Tense, powerful and gritty, David Ayer’s tough police drama “End Of Watch”, playing in San Francisco at area theaters, celebrates the camaraderie of Los Angeles police officers Mike (Michael Peña) and Brian (Jake Gyllenhaal), rigorously disciplined cops who are also best buddies. They would readily lay down their lives for each other on these rough streets of L.A., and on their drive-through patrols they share personal and often hilarious stories about their lives. We know these men but they don’t know what’s coming around the corner at any given moment. A drug cartel has marked Mike and Brian specifically (and oddly, no other police officer) for death, after they disrupt their operation during a house search. Both receive a warning from an ICE officer, and he’s very serious about what he says to them.
Shot in an intimate video-diary documentary-style at times via Brian’s video camera, “End Of Watch” is a film that immediately engages us, bringing us full-square into a visceral landscape of atrocities that repel us. An immensely likeable duo, Mike and Brian bravely plunge into life-risking situations while encountering resistance from a ranking officer Van Hauser (an icy David Harbour, he of “Revolutionary Road” and “The Green Hornet”.) They have a sixth sense of each other and aggressively try to keep the streets safe from crime. We sense that they aren’t rogue cops of “Rampart” or Rodney King L.A., but cops who genuinely care and zealously try to protect and serve.
Mike and Brian have beautiful women in their lives, who quickly bond with a circle of other police wives and families. “End Of Watch” is about family and traditions on both sides of the crime line. “Watch your six” is a mantra among the L.A.P.D. in the film, and it is followed to the letter. The code of protection and family is mirrored amongst the gangster culture of L.A., with some intense moments amongst East L.A. gangs and the L.A.P.D. Raw, pulsing and immediate, “End Of Watch” dazzles, creating an uneasy atmosphere that undulates into increasing dread. While Brian’s camera threatens to be a hyperactive presence throughout, the anatomy of Mr. Ayer’s film is all about procedure, impact and resonance, and in each of those respects it succeeds.
Suspenseful, Mr. Ayer’s film plays like an animated, invigorating version of the popular television series “Cops”. If nothing else, “End Of Watch” is an entertaining and poignant film in a standard cop-buddy genre that is tried and true. What distinguishes “End Of Watch” from many others of its kind is its heartfelt and emotional connection to the principal cop characters and their genuine affection for each other.
This latest film is Mr. Ayer’s most sentimental, a departure from the bleaker and brutal “Harsh Times”, his directorial debut, and more fiercely jarring than “Training Day”, the Oscar-winning film that he wrote. Yet “End Of Watch” should have had a harsher resolution than it does, and been the realistic film at the end as it is prior to that point. Nonetheless, it is a commendable, riveting effort, driven by effective performances from Mr. Pena and Mr. Gyllenhaal, the latter of whom easily travels from physical roles (“Jarhead”) to less physical ones (“Zodiac”, “Love And Other Drugs”, “Brothers”), and does well in both. Notably, America Ferrera is very impressive as an L.A.P.D. officer.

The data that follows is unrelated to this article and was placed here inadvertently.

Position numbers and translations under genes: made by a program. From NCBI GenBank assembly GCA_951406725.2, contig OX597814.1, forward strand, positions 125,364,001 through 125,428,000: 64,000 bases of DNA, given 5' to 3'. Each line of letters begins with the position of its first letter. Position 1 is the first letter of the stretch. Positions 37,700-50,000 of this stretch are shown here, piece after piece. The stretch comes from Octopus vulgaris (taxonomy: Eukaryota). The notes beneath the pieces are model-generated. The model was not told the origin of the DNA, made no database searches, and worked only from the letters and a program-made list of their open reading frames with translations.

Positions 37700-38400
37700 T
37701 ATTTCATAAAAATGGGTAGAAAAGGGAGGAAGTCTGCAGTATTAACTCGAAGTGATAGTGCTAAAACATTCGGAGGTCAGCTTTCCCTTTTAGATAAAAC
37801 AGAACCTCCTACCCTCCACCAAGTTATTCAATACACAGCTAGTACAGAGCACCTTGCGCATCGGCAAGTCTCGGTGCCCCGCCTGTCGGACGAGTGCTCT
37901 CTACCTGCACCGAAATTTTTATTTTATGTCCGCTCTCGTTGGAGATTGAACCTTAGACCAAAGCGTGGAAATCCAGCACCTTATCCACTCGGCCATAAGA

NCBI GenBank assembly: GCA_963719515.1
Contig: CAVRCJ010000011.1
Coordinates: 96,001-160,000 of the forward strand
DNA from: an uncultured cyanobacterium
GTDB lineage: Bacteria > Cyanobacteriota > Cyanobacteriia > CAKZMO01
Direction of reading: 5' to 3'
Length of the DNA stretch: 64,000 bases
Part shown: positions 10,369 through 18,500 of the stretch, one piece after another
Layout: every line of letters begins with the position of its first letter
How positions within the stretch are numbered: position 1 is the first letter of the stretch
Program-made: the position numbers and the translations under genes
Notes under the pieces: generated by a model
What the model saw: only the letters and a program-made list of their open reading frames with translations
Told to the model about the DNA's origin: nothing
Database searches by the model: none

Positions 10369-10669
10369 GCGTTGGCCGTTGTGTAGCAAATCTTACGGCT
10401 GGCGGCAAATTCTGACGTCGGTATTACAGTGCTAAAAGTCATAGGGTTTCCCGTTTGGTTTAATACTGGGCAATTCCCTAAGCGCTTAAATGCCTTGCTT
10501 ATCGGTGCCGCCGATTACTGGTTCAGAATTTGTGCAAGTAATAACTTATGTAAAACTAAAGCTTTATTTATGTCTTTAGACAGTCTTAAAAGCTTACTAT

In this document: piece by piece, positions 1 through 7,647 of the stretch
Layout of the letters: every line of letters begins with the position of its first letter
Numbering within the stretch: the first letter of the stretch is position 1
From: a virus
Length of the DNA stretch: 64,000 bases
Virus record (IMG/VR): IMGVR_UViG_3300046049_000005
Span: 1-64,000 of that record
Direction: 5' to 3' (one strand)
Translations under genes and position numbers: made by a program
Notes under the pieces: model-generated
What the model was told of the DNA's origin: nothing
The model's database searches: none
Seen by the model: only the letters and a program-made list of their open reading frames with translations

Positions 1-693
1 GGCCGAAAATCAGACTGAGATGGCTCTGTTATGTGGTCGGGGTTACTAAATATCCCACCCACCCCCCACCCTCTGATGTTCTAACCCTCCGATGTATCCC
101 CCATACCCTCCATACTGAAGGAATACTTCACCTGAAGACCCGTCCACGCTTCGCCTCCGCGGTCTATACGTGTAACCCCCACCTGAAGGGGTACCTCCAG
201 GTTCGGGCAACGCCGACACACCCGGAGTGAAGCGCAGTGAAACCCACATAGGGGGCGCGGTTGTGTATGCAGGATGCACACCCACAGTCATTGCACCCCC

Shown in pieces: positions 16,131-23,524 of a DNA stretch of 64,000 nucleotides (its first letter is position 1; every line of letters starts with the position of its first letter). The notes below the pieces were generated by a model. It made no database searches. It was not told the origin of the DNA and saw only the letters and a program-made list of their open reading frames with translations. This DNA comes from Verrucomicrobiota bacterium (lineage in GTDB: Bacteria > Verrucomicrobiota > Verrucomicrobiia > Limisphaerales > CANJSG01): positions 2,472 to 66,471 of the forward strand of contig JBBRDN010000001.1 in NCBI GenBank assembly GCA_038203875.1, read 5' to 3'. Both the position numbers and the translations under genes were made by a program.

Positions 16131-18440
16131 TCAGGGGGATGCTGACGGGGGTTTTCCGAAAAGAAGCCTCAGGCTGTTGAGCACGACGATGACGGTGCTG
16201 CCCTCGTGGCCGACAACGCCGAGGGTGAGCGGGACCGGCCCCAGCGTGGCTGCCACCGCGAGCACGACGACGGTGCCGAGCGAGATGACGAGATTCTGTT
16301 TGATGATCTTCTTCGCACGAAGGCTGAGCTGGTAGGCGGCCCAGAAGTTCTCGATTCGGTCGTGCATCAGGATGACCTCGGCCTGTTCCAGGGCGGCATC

There’s a touching coda to Mr. Ayer’s film that further illustrates how random and unpredictable life is, and it serves to underscore the fleeting nature of life and circumstance. “End Of Watch” is about appreciating life and family for what they are no matter what the conditions, and numerous characters fail to do so. Mr. Ayer has directed his most assured and complete film to date.
Also with: Natalie Martinez, Anna Kendrick, Frank Grillo, Cody Horn, Cle Shaheen Sloan, Jaime FitzSimons.
Original review here
“End Of Watch” is rated R by the Motion Picture Association Of America for strong violence, some disturbing images, pervasive language including sexual references, and some drug use. The film’s running time is one hour and 49 minutes.
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For a list of Omar’s quadrust.com stories and film reviews, click here. He’s been a contributing film critic for “Ebert Presents At The Movies” on PBS television and is a far flung correspondent for the preeminent film critic Roger Ebert and a member of the San Francisco Film Critics Circle.
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